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10/8/19: Joannes Westerink
October 8, 2019 @ 10:30 am - 11:30 am
Please join us for a Great Lakes Seminar Series presentation:
Time: 10:30-11:30 am EDT
Location: NOAA Great Lakes Environmental Research Laboratory, Lake Superior Hall
Presenter: Joannes Westerink, University of Notre Dame
Title: Towards Heterogeneous Process, Scale, and Model Coupling in Simulating the Hydrodynamics of the Coastal Ocean
About the presentation: Hurricane wind wave, storm surge, and current environments in the coastal ocean and adjacent coastal floodplain are characterized by their high energy and by their spatial variability. These processes impact offshore energy assets, navigation, ports and harbors, deltas, wetlands, and coastal communities. The potential for an enormous catastrophic impact in terms of loss of life and economic losses is substantial.
Computational models for wind waves and storm driven currents and surge must provide a high level of grid resolution, fully couple the wind wave and long wave processes, and perform quickly for risk assessment, flood mitigation system design, and forecasting purposes. In order to accomplish this, high performance scalable codes are essential. To this end, we have developed an MPI based domain decomposed unstructured grid framework that minimizes global communications, efficiently handles localized sub-domain to sub-domain communication, applies a local inter-model paradigm with all model to model communications being kept on identical cores for sub-domains, and carefully manages output by assigning specialized cores for this purpose. Continuous Galerkin (CG) and Discontinuous Galerkin (DG) implementations are examined. Performance of explicit and implicit implementations of the wave-current coupled system on up to 32,000 cores for various platforms is evaluated.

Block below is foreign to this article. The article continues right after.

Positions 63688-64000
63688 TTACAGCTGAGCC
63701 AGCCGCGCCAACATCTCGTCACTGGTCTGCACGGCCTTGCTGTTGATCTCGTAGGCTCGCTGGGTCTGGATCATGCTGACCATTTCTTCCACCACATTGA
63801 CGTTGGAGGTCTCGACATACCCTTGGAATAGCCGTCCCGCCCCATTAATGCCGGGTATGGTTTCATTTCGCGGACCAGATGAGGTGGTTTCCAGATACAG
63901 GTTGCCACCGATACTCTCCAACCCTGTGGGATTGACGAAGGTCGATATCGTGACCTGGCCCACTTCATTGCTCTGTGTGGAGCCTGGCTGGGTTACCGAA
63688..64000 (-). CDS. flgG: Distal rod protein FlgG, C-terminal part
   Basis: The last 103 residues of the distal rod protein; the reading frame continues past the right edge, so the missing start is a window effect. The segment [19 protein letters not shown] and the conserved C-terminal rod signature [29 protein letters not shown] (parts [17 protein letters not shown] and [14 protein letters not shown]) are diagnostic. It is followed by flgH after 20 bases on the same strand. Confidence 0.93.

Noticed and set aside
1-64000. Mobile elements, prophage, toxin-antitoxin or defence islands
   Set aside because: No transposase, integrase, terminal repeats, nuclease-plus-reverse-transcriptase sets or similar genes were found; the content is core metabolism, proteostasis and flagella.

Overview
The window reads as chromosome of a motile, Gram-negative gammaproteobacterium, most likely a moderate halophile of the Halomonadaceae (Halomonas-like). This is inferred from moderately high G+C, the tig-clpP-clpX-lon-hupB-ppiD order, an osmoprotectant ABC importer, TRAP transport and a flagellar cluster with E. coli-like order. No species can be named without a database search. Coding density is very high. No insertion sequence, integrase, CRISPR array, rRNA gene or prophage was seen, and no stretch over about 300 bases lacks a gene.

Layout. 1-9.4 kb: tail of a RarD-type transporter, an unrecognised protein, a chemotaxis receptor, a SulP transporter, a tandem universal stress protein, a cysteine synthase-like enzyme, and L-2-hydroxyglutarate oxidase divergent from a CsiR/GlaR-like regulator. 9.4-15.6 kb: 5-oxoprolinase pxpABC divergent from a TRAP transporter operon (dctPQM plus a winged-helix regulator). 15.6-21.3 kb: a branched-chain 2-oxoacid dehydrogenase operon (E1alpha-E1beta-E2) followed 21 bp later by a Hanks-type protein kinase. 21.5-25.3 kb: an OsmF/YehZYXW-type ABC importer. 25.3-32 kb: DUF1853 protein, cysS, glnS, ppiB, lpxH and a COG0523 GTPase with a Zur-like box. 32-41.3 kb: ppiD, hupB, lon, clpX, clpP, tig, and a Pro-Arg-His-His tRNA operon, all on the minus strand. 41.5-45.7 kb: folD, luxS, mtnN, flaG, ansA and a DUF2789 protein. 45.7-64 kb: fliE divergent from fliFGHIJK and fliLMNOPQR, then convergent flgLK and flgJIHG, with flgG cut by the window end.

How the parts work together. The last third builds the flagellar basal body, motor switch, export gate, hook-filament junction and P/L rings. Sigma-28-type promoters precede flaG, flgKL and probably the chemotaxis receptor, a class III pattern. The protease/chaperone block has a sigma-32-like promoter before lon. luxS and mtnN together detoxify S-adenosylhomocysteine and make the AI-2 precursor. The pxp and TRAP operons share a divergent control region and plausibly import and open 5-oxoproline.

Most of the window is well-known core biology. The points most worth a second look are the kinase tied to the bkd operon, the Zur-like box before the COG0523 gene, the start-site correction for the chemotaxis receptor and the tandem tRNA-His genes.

The system has been extensively validated with an ever increasing amount of wave, water level and current data that has being collected for recent storms including Hurricanes Katrina (2005), Rita (2005), Gustav (2008), Ike (2008), and Sandy (2012). The modeling system helps understand the physics of hurricane storm surges including processes such as geostrophically driven forerunner, shelf waves that propagate far away from the storm, wind wave – surge interaction, surge capture and propagation by protruding deltaic river systems, the influence of storm size and forward speed, and frictionally controlled inland penetration.
These models are being applied by the US Army Corps of Engineers (USACE) in the development of the recently completed hurricane risk reduction system in Southern Louisiana as well as for the development of FEMA Digital Flood Insurance Rate Maps (DFIRMS) for Texas, Louisiana, Mississippi, and other Gulf and Atlantic coast states. NOAA applies the models in extra-tropical and tropical storm surge forecasting.
Current development is focused on incorporating a wider range of physics affecting coastal and inland water levels as well as forces on infrastructure including large scale baroclinically driven processes, rainfall runoff in upland areas and on the coastal floodplain, and wave run-up. This is accomplished with an interleafing framework in which heterogeneous models focused on a select range of processes are coupled over the same domain and/or specific targeted equations that are dynamically assigned to changing portions of the domain as appropriate to the prevailing flow conditions. This is all done in a dynamically load balanced framework. Algorithmic development is focused on DG solvers, ideally suited for the associated strongly advective flows, allow super-parametric elements for p=1 and p=2 and iso-parametric elements for p=3 in order to achieve improved convergence rates and overall runtime efficiency, and allow for the selection of localized physics on the elemental level.